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 HOLYOKE SEMINARY, Oct. 14th, 1856.  

My own John, --This afternoon, when thinking of the letter I was to write to you, I felt as if I must commence it by exclaiming,- How great are my blessings! God has given me to call my own while we stay in this [with?] you whom I love with all my heart.  I may think of you, pray for you, may write you - may love you - Oh what rich blessings are mine!  Thy hand made the house of our pilgrimage so beautiful that I often that I often ask myself, what then will be the mansions Christ has gone to prepare for us above!  Is it not refreshing to think of the one we love?  It is rest when I am weary and it is blessedness continually.  I thank you a thousand times for those [precious?] lines that this evening gave me a most delightful surprise.  I wish I could kiss you and tell you with my lips that I love you more everyday of my life.  You cannot be indulging more joyful anticipations of the future than is your Louisa. It will not be very long if God prospers us, ere we shall together enter upon our life's work. Will it not be a happy day when I may bear your name! I pray that we may not live too much in ourselves.  We have a cup almost full of blessings now and the one we hope to raise to our lips in a few months seems full and running over.  Oh how much grace, how much strength shall we need to bear it steadily and all the while keep our eyes fixed on the Giver.

I am enjoying myself very much. I do feel that it will be a very profitable year to me. I remain as well as when I left home. Can study hard and it is a real pleasure to me. Today I recited the Calvinistic creed. I am glad I am storing my mind with such knowledge. If I can ever employ it in doing good, my present joy will be increased ten fold.  

Last Saturday I wrote a composition spending only the required time, four hours, on it; you shall read it sometime if you wish.  I love to write, but I long to feel the burnings of inspiration. I know I ought rather to be content with what I am.  I have attended a meeting this eve. in the Sem. Hall. The school was last week divided into two classes, those who have a hope that they are Christians and those who have no hope. Our first meeting was held this evening. Miss Jessup urged upon us the duty of self examination, and of a consistent life. It was a most solemn time when the division was made. Those who had made a public profession of religion were first requested to rise, then those who had some hope that they were Christians. Their names were taken the rest retained their seats; the room was perfectly still-many wept; & I am sure many hearts were swelled with emotion.  Our religious privileges are great. I hope I shall grow in grace. But though we are perpetually surrounded by religious influences, it is for me a great thing to keep my heart right.  It is not so easy here as at home, to watch & fight and pray. Other duties are ever pressing upon us, and the temptation to neglect the heart is almost irresistible. I shall be glad when one week more is at an end--three weeks will then be ended--three weeks of promise--of separation, how long they seem!  Shall I see you, clasp the hand and kiss the lips so dear to me, next week Wed.?  If the weather permits, will I see you the following Saturday?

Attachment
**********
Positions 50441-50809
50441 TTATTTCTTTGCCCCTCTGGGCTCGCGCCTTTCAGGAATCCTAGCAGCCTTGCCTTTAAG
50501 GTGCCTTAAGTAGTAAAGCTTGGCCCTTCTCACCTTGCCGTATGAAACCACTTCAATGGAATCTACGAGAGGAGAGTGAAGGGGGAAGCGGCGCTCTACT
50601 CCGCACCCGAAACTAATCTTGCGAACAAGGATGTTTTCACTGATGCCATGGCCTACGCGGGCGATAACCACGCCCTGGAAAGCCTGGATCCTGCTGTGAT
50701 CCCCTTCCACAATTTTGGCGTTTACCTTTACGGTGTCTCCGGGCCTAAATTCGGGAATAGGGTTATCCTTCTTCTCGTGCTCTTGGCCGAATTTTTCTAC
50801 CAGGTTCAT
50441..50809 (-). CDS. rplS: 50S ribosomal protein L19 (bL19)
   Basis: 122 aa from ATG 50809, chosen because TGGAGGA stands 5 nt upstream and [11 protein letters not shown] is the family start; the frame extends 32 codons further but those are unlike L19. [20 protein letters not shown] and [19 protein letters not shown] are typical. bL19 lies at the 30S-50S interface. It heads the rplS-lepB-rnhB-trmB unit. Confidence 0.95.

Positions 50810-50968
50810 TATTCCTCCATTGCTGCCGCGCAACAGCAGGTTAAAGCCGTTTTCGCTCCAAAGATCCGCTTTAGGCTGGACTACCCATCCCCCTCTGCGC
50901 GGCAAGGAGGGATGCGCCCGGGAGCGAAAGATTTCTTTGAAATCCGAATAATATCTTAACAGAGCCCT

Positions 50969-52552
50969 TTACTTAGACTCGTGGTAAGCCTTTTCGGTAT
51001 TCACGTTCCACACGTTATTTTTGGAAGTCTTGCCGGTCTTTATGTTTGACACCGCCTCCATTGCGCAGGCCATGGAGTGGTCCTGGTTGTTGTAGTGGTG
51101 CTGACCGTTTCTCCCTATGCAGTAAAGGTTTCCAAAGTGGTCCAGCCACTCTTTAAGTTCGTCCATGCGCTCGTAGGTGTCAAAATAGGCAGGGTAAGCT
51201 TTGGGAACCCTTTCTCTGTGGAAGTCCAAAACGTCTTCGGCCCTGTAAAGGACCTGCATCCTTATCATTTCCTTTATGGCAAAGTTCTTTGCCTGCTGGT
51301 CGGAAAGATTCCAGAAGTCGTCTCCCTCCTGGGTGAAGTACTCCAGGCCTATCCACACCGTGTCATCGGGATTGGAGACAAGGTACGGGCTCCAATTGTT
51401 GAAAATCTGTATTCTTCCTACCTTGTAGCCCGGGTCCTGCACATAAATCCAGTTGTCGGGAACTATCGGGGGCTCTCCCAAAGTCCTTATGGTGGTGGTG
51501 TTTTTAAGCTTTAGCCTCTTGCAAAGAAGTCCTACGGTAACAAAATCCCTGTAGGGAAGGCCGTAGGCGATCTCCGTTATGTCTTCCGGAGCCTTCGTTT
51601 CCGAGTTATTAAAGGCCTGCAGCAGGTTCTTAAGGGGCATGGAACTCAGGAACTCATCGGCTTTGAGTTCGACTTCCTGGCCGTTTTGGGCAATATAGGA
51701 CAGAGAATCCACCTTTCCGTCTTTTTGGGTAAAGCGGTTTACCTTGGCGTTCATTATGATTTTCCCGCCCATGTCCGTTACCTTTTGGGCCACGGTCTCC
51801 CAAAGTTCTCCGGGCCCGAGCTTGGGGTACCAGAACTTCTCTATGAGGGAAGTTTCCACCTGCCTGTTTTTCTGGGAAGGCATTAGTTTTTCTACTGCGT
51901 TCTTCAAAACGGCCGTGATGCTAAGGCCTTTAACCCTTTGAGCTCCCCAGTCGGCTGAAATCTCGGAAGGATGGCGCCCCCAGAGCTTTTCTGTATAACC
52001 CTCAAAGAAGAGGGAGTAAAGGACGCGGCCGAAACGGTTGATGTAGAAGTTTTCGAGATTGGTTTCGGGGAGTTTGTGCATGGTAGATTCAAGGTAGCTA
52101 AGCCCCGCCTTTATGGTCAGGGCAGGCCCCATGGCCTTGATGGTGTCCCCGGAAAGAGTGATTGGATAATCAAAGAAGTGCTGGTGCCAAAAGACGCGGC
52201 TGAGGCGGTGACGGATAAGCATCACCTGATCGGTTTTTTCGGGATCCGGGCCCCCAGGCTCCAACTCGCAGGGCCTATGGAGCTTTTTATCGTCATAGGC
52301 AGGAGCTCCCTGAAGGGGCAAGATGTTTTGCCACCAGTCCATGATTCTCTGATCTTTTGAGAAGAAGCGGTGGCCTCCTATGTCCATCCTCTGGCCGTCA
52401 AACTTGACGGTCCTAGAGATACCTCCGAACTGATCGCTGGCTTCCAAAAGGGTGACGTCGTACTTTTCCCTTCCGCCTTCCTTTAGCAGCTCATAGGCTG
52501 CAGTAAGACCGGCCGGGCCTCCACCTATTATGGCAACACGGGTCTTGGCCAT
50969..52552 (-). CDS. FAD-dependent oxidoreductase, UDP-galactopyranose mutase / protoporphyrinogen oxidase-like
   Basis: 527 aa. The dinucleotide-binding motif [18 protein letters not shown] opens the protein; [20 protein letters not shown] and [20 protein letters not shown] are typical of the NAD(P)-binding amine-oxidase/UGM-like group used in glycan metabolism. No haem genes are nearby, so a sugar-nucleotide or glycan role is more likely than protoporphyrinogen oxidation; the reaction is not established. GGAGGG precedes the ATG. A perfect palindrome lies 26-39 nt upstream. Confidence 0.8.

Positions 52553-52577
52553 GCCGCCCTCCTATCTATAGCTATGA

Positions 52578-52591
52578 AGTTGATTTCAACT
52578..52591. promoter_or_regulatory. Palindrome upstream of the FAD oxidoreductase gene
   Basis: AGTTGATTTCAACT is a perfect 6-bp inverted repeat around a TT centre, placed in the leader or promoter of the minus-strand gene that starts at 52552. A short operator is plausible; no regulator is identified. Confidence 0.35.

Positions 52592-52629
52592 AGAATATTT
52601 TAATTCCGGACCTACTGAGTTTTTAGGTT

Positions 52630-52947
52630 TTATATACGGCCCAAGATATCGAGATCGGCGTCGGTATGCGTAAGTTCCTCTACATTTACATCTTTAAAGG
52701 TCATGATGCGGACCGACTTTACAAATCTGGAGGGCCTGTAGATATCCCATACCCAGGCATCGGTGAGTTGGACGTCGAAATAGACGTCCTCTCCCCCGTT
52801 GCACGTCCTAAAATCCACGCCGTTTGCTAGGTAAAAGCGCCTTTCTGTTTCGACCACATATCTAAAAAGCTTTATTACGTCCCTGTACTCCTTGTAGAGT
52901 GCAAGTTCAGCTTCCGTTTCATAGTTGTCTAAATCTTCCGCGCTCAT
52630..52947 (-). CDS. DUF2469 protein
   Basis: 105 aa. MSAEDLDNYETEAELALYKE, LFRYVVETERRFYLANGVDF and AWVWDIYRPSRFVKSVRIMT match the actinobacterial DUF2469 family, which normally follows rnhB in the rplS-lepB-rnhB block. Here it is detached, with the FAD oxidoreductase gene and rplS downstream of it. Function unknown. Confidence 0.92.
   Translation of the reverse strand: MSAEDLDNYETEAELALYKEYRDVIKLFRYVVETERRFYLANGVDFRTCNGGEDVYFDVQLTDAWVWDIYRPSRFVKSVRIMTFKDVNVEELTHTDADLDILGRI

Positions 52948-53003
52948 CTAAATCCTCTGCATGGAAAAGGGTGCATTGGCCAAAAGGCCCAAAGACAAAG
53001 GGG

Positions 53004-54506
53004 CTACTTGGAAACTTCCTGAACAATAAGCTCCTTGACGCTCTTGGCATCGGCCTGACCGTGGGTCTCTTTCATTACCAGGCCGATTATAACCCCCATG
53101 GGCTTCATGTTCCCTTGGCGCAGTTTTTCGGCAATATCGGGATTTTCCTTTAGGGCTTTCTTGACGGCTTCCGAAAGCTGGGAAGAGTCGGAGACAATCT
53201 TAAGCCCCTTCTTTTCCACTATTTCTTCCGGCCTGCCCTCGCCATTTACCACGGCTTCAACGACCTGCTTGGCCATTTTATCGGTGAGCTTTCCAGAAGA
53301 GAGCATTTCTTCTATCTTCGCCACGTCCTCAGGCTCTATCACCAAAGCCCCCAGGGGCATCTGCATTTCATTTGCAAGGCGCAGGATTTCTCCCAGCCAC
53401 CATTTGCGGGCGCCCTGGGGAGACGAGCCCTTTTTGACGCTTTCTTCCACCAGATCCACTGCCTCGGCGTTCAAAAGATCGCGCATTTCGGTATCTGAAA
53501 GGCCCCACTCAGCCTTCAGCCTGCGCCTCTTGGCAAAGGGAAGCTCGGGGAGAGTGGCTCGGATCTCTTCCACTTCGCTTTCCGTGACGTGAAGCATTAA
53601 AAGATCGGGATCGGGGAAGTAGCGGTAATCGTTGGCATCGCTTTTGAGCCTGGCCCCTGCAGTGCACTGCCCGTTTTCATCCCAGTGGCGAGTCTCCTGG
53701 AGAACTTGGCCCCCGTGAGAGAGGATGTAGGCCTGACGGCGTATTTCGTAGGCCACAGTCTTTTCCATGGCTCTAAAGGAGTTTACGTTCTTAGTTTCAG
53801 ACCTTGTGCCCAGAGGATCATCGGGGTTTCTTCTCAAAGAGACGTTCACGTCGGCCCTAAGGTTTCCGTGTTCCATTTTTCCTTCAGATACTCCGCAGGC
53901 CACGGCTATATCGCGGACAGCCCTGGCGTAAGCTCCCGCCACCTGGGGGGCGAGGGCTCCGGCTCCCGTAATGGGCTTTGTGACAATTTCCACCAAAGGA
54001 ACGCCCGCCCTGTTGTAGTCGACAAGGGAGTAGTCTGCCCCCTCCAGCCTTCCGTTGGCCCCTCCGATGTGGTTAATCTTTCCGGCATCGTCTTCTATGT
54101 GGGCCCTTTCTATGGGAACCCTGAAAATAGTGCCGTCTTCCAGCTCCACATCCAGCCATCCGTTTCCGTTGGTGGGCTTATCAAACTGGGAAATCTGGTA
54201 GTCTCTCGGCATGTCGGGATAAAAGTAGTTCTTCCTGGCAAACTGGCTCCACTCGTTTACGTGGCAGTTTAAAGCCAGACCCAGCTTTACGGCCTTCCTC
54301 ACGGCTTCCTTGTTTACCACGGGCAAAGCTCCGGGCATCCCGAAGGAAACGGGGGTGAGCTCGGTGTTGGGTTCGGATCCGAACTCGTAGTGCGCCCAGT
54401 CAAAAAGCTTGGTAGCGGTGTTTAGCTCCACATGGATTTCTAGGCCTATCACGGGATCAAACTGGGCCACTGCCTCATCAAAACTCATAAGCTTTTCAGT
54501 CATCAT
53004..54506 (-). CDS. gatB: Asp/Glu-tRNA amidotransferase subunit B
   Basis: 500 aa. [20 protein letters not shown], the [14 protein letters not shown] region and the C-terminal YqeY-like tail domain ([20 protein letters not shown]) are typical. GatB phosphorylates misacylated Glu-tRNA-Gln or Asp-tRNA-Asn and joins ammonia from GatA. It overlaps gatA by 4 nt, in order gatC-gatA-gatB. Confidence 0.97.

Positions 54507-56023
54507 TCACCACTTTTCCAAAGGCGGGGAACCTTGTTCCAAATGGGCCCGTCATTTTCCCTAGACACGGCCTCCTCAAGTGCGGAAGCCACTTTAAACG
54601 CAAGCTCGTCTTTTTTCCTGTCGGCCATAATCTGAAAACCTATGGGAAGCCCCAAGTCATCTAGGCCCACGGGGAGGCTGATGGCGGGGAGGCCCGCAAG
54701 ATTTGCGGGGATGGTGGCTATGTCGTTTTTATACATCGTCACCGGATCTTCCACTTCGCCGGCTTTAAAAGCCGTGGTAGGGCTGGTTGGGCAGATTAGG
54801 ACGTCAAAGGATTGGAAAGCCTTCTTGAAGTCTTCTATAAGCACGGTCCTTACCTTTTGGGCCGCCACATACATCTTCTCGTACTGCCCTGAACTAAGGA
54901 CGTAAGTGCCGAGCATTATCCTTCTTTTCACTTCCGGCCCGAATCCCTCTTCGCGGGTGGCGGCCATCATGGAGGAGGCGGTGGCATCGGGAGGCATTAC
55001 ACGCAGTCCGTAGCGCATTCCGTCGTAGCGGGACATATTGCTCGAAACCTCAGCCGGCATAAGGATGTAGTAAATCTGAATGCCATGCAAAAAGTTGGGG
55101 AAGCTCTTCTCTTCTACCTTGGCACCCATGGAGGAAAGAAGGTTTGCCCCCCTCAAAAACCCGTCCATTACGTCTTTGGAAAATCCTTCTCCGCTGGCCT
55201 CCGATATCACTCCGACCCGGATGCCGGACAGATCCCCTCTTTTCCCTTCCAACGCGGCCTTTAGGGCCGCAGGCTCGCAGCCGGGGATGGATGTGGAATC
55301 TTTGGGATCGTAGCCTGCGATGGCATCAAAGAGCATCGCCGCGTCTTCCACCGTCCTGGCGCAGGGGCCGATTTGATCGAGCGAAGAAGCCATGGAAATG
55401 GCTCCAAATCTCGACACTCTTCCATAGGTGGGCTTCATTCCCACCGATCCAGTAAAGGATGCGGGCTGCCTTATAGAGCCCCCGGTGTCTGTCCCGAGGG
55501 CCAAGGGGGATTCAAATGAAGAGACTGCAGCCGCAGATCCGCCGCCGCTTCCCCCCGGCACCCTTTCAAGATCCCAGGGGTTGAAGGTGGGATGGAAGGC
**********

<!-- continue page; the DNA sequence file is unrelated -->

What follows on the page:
I must thank you again for your letters.  The ambrotype you have had taken for me I long to have by my side more than you imagine. Shall you bring it with you when you come?  Lu is well and sends love.  I must kiss you.  Good night.

Your Own Loving Louisa

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